Visa would not discuss specifics of the suit. But in a statement, Paul Cohen, vice president of Visa USA, said that the association plans to “vigorously defend interchange—a business practice that has been both successful in the marketplace and found to be legal in federal court.”

Credit Card Fees Draw Lawsuit By Merchants

June 27, 2005

Credit Card Fees Draw Lawsuit By Merchants

The National Retail Federation explains why the interchange fee case is so important to all merchants and consumers.

Click here to view article

(Gazette-Times; Knight Ridder Newspapers)

TV-News 14, Charlotte NC – Watch the video link

June 25, 2005

To watch video coverage of the credit card lawsuit from TV-News 14 in Charlotte, NC

Cliick here to watch video

Class-Action Suit Alleges Visa, MasterCard Fix Fees (DM News)

June 25, 2005

An antitrust class-action lawsuit has been filed against Visa, MasterCard and several major U.S. banks on behalf of a group of merchants, alleging the fixing of credit card fees, law firm Robins, Kaplan, Miller & Ciresi LLP said yesterday.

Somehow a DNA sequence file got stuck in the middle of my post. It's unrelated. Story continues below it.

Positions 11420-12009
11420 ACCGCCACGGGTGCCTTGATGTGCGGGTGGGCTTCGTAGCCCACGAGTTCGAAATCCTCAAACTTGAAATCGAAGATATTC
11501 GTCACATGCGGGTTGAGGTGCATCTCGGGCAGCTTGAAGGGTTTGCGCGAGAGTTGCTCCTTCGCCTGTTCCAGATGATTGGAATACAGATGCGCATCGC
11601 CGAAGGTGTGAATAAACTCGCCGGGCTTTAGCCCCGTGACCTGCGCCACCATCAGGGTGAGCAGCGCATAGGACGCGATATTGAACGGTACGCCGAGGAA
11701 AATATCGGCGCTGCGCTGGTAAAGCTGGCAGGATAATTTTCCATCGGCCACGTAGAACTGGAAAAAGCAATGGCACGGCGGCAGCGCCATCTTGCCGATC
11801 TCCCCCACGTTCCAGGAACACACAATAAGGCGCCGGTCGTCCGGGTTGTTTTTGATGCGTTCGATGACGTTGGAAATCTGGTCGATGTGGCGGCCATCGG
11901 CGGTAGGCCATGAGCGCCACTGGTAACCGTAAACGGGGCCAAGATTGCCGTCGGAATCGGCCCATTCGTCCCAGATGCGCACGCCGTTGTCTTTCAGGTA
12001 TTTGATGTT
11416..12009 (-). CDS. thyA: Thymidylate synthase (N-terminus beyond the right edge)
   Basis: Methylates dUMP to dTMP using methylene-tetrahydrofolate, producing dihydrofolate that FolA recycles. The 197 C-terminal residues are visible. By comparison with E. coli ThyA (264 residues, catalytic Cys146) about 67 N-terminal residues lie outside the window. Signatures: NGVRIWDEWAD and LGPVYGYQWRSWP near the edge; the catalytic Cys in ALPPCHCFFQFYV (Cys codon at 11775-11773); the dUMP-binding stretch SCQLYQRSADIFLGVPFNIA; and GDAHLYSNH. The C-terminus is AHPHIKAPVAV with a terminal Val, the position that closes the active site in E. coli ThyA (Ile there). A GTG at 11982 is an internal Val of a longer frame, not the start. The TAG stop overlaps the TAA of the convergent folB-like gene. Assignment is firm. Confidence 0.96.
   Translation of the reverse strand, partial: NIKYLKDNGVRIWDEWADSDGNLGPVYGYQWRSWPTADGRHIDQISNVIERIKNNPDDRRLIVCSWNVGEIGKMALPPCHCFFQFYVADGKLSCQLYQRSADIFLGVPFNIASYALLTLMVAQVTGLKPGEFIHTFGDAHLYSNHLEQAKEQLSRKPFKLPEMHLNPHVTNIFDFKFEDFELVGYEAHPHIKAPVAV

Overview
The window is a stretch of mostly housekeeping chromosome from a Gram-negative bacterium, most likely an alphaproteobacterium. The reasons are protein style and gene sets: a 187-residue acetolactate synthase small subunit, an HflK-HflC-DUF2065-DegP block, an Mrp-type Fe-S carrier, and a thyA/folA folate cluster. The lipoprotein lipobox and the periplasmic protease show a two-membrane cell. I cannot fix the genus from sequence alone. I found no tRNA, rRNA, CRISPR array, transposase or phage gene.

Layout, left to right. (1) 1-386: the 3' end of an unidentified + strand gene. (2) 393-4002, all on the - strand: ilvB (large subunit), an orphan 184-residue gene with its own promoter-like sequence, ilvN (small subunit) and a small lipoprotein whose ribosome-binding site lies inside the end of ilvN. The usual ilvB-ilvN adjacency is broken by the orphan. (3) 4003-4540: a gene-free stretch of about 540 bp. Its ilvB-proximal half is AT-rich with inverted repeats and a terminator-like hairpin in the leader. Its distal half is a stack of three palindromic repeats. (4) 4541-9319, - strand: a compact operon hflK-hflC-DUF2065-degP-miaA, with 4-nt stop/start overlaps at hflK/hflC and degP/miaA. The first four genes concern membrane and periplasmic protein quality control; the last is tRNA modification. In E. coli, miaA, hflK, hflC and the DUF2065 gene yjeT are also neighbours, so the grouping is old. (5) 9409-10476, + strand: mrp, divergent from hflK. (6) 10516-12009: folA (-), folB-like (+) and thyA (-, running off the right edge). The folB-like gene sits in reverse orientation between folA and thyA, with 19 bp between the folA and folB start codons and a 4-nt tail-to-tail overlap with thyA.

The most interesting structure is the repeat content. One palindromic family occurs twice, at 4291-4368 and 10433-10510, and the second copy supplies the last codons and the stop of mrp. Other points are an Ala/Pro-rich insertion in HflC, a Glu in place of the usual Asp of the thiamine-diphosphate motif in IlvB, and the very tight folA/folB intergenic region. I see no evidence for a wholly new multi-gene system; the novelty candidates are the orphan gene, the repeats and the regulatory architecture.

Robins, Kaplan, Miller & Ciresi, Minneapolis, is representing merchants in the suit, such as 30 Minute Photos Etc., Irvine, CA; Traditions Classic Home Furnishings, St. Paul, MN; CHS Inc., also of St. Paul; A Dash of Salt, Bridgeport, CT; and KSARRA, Newtown, CT.

The suit, filed June 22 in U.S. District Court for the District of Connecticut, alleges practices by the defendants that cause merchants to pay “supra-competitive, exorbitant and fixed interchange fees for the acceptance of credit card payments,” according to the law firm.

“Merchants have little or no ability to negotiate with Visa and MasterCard for lower interchange fees, and these fees are a ‘hidden tax’ that raise prices paid by consumers for almost every product they buy,” Robins partner K. Craig Wildfang said in a statement.

Also named in the suit are Bank of America, Citibank, Bank One, Chase Manhattan Bank, JPMorgan Chase, Fleet Bank, Capital One and other banks.

This move was undertaken because prior litigation proved ineffective and regulatory action is unlikely, Wildfang said in the statement.

DMNEWSJune 24, 2005 By: Chantal Todé Senior Editor

Merchants Sue Banks Over Credit Card Fees – (WJLA – ABC News)

June 24, 2005